I had indeed successfully built couple of maps saved and loaded it in magni_lidar/maps. Then replaced tinyroom.yaml by the name of the map I wanted to upload in both maprunner and maprunner.amcl.launch . When I uploaded my map, what I meant to say was everything went well at the beginning as the laser return will indeed match the map at first (see picture below). I also placed the robot at the starting spot (will retry to map and mark the wheels as recommended), but after some 2D nav goal points the Lidar returns will tilt from real world on RVIZ. If you look closely in the picture from post above, the map uploaded matches the Lidar return, but they are tilted.

Which I believed could be solved just by telling the robot where it was with the 2D pose estimate. I had played with simulation of turtlebot3 and thought that would work here as well. But instead, when I 2D pose estimate, the image kind of flickers between the real position and the position it stopped at.

Before mapping the hallway, I started in small square rooms, which gave me the same problem. I will go over the whole process one more time with the tape on the floor as advised.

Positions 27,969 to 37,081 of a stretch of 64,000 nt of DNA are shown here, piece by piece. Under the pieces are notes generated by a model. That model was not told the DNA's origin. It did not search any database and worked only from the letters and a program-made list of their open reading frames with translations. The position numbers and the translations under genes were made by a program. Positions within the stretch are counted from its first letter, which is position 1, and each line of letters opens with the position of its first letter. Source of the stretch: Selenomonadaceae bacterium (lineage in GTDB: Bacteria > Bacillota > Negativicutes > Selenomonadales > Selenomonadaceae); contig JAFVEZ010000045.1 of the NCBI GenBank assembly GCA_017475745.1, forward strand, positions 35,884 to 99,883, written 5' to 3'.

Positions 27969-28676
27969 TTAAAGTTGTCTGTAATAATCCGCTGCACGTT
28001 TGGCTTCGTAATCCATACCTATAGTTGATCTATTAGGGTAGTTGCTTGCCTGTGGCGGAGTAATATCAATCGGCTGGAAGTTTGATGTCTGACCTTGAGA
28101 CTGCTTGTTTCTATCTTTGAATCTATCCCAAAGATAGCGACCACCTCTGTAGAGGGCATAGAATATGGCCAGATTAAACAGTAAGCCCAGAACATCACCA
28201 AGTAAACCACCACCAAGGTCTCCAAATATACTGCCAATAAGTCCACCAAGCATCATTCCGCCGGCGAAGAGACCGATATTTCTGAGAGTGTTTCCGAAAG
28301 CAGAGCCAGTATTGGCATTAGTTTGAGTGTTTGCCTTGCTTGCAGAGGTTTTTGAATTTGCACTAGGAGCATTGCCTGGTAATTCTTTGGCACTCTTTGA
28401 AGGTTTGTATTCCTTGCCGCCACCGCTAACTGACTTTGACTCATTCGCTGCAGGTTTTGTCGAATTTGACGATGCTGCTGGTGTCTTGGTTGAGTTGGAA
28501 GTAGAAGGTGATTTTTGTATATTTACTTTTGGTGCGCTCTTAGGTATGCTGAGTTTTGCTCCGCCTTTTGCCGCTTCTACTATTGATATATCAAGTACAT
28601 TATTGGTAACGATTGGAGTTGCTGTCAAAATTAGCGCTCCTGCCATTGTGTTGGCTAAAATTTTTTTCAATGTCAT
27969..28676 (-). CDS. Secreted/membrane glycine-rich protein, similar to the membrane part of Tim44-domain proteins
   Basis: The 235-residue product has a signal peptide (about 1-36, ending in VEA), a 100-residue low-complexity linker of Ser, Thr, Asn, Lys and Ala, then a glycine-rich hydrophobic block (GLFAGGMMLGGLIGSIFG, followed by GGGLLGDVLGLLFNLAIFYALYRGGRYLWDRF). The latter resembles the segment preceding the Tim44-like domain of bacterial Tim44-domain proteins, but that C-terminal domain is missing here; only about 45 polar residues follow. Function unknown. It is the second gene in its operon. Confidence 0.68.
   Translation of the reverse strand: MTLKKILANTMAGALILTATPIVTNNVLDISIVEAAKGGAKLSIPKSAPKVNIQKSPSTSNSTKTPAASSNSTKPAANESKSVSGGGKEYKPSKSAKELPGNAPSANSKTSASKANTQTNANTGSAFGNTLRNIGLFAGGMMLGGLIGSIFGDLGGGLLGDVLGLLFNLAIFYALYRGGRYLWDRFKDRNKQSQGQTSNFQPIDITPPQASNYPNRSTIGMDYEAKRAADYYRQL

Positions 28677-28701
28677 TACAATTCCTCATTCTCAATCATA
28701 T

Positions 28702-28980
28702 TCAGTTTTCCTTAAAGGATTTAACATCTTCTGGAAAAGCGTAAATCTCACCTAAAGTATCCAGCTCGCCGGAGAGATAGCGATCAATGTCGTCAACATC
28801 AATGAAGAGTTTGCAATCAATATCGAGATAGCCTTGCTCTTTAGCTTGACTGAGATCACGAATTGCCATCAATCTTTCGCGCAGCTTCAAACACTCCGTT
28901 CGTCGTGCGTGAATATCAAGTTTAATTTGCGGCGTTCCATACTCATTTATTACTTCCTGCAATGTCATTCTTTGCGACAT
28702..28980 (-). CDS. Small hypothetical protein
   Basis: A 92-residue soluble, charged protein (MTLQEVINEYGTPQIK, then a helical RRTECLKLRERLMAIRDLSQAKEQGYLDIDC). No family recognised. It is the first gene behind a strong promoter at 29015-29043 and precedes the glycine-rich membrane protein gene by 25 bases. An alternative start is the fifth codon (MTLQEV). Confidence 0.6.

P.S: I also believe that a move_base with the sonars would help for navig and path planing for people interested in Lidar.
Best regards

Thanks for more explanation. I was not sure how much you had played with it before but it sounds like you did all the right steps. Sorry but it was not clear to me how much you had done yet in the past.

You are in fact using the AMCL enabled launch file. You are also using the rviz ‘/map’ frame.
So AMCL tries to get a fix on robot pose and then there is this offset from /odom to where the AMCL thinks the robot is located. I have seen the laser scan be off a bit and then after a half minute it gradually adjusts back to map edges. This disturbed me too but mine was getting back to normal laser outline do I did not worry much.

I am also only just learning and have been hoping some ‘experts’ could come in and answer your question here. There are so many details and in this case it appears to me AMCL is not feeding back the correction properly or some AMCL parameter is not set to be fast enough to correct before things get so far off it is not able to do the correction. One thing I am noting is you have a huge gap in that hallway so because it cannot see the end of the hall it gets confused. How about you try blocking off the hall with cardboard and then maybe AMCL will be able to correct? This is a problem when the lidar is not able to find a wall so that becomes an unknown and may confuse AMCL.

Just my thoughts. Sorry but I’m not sure of the root cause here.

Mark

Hi Mark, thank you for your help.

I ended up fixing the issue by deleting the RVIZ set up on my desktop and downloading it again (which in theory is the same thing).